Battle of Stratton, Cornwall, 16 May 1643 II



British Battles

Instead of marching directly upon the city he first set about securing his position by taking Taunton Dene – which surrendered under the threat of being stormed – and then Bridgewater and Wells. At the latter place the Royalists received the disturbing but not unexpected news that Sir William Waller was concentrating his own army from the Severn valley and what remained of the Western forces at Bath. Notwithstanding the fact that Stamford’s foot had been well beaten at Stratton, Waller probably mustered about the same number of infantry as Maurice. As for the cavalry, Stamford’s 1,200 horse and dragoons were still available for service. In addition Waller also had his own veteran regiments of horse and dragoons, Colonel Robert Burghill’s regulars and a newly raised regiment of cuirassiers commanded by Sir Arthur Hesilrige.

Some sort of reconnaissance in force was obviously called for so Maurice took Caernarvon’s Regiment out on the 10th to have a look at them. As frequently happens in this sort of affair, he ventured too close and was promptly attacked by some horse and dragoons. Caernarvon’s men evidently did not put up much of a fight, for they were promptly beaten back into Chewton Mendip where Maurice was wounded and captured. The rest of the Royalist army was moving into its quarters when the unhappy news came through and a rather odd argument ensued. Some officers of Maurice’s own regiment held that they were under his direct orders to take up their quarters, and that should they attempt to rescue him they could be court-martialled for disobedience! Captain Richard Atkyns, however, announced himself willing to take the risk and set off at the head of his squadron.

Happily, he almost at once ram into the Earl of Caernarvon who professed himself heartily glad to see the Captain and readily gave him orders to attempt a rescue. Thus reassured, Atkyns pushed on and ran into some dragoons, but providentially (or so he says), a thick mist suddenly descended and under cover of it the dragoons mounted up and fell back. If this was true they cannot have fallen back far for Atkyns and Caernarvon then encountered two squadrons of Waller’s Regiment, flanked by dragoons lining some hedges. Nothing daunted Atkyns promptly charged the left-hand squadron commanded by Captain Edward Kightley:

The dragoons on both sides, seeing us so mixed with their men that they could not fire at us, but might kill their own men as well as ours; took horse and away they run also. In this charge I gave one Captain Kitely quarter twice, and at last he was killed: the Lord Arundel of Wardour also, took a dragoon’s colours, as if it were hereditary to the family to do so; but all of us overran the Prince, being a prisoner in that party; for he was on foot, and had a great hurt upon his head, and I suppose not known to be the Prince. My groom coming after us, espied the Prince, and all being in confusion, he alighted from his horse, and gave him to the Prince, which carried him off: and though this was a very great success, yet we were in as great danger as ever; for now we were in disorder and had spent our shot; and had not time to charge again; [i.e. to reload] and my Lieutenant and Cornet, with above half the Party, followed the chase of those that ran, within half a mile of their army; that when I came to rally, I found I had not 30 men; we then had three fresh troops to charge, which were in our rear, but by reason of their marching through a wainshard before they could be put in order: I told those of my party, that if we did not put a good face upon it, and charge them presently, before they were in order, we were all dead men or prisoners; which they apprehending, we charged them; and they made as it were a lane for us, being as willing to be gone as we ourselves.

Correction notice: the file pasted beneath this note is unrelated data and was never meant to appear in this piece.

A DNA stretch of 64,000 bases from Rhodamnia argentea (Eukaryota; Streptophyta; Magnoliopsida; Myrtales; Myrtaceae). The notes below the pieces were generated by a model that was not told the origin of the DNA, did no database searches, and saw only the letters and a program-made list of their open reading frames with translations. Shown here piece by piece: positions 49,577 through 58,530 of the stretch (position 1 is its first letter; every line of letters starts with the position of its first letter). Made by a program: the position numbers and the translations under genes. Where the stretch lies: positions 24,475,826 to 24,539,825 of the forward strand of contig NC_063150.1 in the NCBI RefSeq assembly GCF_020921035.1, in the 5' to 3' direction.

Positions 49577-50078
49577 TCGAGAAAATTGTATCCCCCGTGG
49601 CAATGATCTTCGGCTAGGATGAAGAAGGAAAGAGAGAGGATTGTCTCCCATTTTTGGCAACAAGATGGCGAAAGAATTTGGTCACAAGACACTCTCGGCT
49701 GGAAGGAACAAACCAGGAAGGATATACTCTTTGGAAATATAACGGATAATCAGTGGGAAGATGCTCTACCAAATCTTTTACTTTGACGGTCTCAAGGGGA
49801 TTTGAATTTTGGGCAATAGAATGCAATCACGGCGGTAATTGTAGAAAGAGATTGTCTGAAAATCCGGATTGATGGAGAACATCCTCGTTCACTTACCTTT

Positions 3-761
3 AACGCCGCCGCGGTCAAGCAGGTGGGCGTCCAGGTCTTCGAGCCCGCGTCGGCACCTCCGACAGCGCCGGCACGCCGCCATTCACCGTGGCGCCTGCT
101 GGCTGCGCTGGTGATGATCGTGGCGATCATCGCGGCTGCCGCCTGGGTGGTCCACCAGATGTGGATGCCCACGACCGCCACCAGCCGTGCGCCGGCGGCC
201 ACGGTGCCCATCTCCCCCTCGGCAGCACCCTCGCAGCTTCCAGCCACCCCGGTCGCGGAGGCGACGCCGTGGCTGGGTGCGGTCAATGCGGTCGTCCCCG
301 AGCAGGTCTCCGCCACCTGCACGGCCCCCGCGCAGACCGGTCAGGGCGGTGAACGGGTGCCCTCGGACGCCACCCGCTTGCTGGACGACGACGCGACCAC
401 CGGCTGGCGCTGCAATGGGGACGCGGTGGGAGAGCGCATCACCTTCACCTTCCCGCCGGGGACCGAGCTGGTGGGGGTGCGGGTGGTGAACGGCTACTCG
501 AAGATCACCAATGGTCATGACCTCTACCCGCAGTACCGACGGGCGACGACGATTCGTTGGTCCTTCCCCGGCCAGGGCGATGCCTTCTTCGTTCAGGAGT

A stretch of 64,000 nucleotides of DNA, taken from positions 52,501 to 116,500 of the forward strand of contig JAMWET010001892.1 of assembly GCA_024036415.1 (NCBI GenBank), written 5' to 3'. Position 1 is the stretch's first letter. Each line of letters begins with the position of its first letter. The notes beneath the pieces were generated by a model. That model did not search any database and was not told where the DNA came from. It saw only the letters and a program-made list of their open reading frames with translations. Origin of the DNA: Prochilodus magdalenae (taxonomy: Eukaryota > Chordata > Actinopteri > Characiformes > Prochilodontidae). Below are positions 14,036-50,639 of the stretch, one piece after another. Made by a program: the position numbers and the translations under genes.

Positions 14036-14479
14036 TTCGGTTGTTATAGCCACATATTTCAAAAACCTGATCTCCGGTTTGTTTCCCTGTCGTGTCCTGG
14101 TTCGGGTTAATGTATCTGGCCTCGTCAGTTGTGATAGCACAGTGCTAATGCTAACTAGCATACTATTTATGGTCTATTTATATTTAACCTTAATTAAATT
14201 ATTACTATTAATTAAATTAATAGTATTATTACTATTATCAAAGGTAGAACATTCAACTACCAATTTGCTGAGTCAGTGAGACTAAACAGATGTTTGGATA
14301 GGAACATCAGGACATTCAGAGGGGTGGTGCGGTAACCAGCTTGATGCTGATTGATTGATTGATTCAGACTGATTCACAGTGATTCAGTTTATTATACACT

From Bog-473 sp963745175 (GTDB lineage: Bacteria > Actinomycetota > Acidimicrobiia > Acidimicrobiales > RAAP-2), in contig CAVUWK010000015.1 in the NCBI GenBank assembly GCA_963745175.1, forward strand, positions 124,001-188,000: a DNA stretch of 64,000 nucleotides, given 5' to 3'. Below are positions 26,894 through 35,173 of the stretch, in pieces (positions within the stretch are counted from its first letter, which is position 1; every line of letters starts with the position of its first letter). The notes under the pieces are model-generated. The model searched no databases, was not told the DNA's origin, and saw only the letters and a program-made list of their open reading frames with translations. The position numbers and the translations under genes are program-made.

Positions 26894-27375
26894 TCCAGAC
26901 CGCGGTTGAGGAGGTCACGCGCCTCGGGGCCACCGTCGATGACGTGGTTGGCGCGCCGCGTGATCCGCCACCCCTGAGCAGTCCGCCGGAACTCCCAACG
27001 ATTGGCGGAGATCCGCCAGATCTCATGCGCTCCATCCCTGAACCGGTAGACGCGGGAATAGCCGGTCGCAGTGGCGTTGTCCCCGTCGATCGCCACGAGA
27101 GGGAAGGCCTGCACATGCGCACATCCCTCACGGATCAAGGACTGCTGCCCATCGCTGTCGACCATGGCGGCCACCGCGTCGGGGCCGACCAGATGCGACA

Having suffered ‘two shrewd cuts’ on the head, and then having been ridden over by his own men, rather slowed Maurice down, and it was not until 2 July that his outriders readied Bradford-on-Avon, about five miles south-east of Bath. Waller was already waiting for them, covering Bath in a strong position on Claverton Down, so the decision was taken to swing farther east in an attempt to outflank him. This turned out to be a surprisingly delicate operation for Maurice was clearly determined not to take any unnecessary risks. As a first step Hopton was sent with a detachment of Cornish foot to dislodge a covering party from Monkton Farleigh. This was accomplished without much difficulty and the Parliamentarians were then driven back through Batheaston and on to the southern slopes of Lansdown Hill, a long steep-sided ridge running north-west from Bath. At the same time Maurice successfully crossed the Avon only to find Waller retiring into Bath. That evening the Royalists decided to continue their turning movement in the hope of seizing Lansdown Hill and thus interposing their forces between Waller and Bristol.

Unfortunately, Waller was equally alive to this possibility, and next morning the Cavaliers were dismayed to find his whole army occupying Lansdown. Judging the position to be too strong to force, they then drew off to Marshfield, some six miles north of the city. There they were well placed both to act against Wailer’s communications with Bristol and to receive supplies and reinforcements from Oxford. Waller, however, had no intention of being turned out of Bath without a fight and began digging in on top of the ridge.

Early on the morning of 5 July this fact was discovered by a party of Royalist horse led by Major George Lower, but he allowed himself to be driven off so vigorously that the Cavaliers turned out expecting a full-scale attack. Some desultory skirmishing then followed. Preceded by dismounted dragoons, the Royalists pushed forward and eventually established themselves on Freezing Hill, immediately to the north of Waller’s opposition astride the Bath Road where it crosses Lansdown. At this point it was decided to call it a day, since too much ammunition was being expended to little purpose and the decision was taken to return to Marshfield.